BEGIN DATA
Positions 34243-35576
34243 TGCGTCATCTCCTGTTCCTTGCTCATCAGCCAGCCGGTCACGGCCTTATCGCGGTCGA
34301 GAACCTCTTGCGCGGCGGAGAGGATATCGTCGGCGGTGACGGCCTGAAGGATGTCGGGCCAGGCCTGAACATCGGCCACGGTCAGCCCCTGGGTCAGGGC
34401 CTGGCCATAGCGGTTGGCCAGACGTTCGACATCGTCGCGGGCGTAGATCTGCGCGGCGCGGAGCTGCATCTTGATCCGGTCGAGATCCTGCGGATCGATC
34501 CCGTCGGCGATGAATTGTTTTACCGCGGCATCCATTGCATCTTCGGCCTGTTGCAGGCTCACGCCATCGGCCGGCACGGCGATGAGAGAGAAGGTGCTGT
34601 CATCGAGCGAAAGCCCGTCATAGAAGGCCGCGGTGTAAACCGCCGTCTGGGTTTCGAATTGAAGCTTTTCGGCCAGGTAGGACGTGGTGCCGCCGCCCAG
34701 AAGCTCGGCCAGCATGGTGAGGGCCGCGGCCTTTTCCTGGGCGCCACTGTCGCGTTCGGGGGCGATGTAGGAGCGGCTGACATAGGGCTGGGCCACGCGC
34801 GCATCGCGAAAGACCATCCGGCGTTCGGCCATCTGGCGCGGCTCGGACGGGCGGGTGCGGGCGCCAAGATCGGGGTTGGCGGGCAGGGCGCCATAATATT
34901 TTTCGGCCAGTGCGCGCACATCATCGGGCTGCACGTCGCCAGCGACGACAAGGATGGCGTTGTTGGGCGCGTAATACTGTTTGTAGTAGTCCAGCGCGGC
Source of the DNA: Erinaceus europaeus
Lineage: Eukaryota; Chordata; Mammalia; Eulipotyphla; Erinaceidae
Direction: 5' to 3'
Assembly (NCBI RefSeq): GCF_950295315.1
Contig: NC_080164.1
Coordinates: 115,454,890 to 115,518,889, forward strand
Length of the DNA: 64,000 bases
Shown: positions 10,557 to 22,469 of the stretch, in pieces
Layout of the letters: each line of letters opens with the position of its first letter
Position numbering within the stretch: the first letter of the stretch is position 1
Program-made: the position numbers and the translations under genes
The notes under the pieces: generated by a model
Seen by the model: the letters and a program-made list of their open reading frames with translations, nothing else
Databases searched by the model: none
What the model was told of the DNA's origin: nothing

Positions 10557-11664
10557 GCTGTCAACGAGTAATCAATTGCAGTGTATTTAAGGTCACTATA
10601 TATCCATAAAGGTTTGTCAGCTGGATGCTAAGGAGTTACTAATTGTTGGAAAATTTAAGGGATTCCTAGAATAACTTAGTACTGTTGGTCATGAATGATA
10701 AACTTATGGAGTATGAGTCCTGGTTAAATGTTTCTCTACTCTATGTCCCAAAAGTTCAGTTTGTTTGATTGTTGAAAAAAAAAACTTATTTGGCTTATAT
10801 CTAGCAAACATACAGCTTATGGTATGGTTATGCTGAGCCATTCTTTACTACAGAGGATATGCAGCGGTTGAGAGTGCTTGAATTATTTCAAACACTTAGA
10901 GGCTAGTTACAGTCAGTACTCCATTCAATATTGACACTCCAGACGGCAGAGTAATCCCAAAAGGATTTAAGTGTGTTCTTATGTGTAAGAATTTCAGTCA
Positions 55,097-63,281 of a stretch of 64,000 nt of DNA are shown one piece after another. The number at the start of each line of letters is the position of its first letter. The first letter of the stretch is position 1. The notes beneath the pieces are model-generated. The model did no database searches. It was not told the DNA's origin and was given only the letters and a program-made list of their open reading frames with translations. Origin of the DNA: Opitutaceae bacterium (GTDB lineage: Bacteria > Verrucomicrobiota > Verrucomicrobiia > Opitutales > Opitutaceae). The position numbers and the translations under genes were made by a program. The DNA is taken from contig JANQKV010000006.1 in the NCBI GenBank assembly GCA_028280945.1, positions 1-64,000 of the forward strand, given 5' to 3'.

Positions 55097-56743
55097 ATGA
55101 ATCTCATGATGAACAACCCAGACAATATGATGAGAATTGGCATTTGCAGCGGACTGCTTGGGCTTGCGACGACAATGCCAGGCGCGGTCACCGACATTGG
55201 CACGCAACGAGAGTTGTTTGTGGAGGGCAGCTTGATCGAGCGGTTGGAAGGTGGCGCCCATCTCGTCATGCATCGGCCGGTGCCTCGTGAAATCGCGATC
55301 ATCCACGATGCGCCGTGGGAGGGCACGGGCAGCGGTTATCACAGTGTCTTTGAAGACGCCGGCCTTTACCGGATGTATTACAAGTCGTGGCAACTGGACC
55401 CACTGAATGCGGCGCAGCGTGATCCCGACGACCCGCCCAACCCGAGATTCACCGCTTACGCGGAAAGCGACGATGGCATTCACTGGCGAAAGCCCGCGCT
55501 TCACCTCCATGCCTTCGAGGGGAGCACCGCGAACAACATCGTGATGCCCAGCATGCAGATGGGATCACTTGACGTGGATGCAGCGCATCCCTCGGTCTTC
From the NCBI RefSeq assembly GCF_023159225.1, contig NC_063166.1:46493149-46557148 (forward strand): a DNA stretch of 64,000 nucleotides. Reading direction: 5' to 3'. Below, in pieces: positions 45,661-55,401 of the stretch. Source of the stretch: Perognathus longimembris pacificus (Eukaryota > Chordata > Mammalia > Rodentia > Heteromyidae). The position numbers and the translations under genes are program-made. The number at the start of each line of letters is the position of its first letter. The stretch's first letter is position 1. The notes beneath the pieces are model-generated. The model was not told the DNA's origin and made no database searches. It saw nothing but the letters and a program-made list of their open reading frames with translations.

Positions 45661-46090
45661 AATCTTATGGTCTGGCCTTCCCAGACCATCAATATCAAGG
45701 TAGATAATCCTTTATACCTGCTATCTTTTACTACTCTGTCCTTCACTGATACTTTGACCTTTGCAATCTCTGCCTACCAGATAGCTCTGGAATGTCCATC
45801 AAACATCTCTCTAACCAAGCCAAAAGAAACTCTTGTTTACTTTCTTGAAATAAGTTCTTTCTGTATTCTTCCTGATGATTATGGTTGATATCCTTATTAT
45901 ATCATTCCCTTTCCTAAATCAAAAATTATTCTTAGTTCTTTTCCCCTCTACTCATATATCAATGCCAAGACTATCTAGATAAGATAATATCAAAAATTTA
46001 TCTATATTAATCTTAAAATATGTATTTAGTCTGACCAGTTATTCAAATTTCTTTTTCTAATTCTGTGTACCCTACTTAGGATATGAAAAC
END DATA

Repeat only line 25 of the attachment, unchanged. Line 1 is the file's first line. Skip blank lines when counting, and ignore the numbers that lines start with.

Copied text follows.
Positions 10557-11664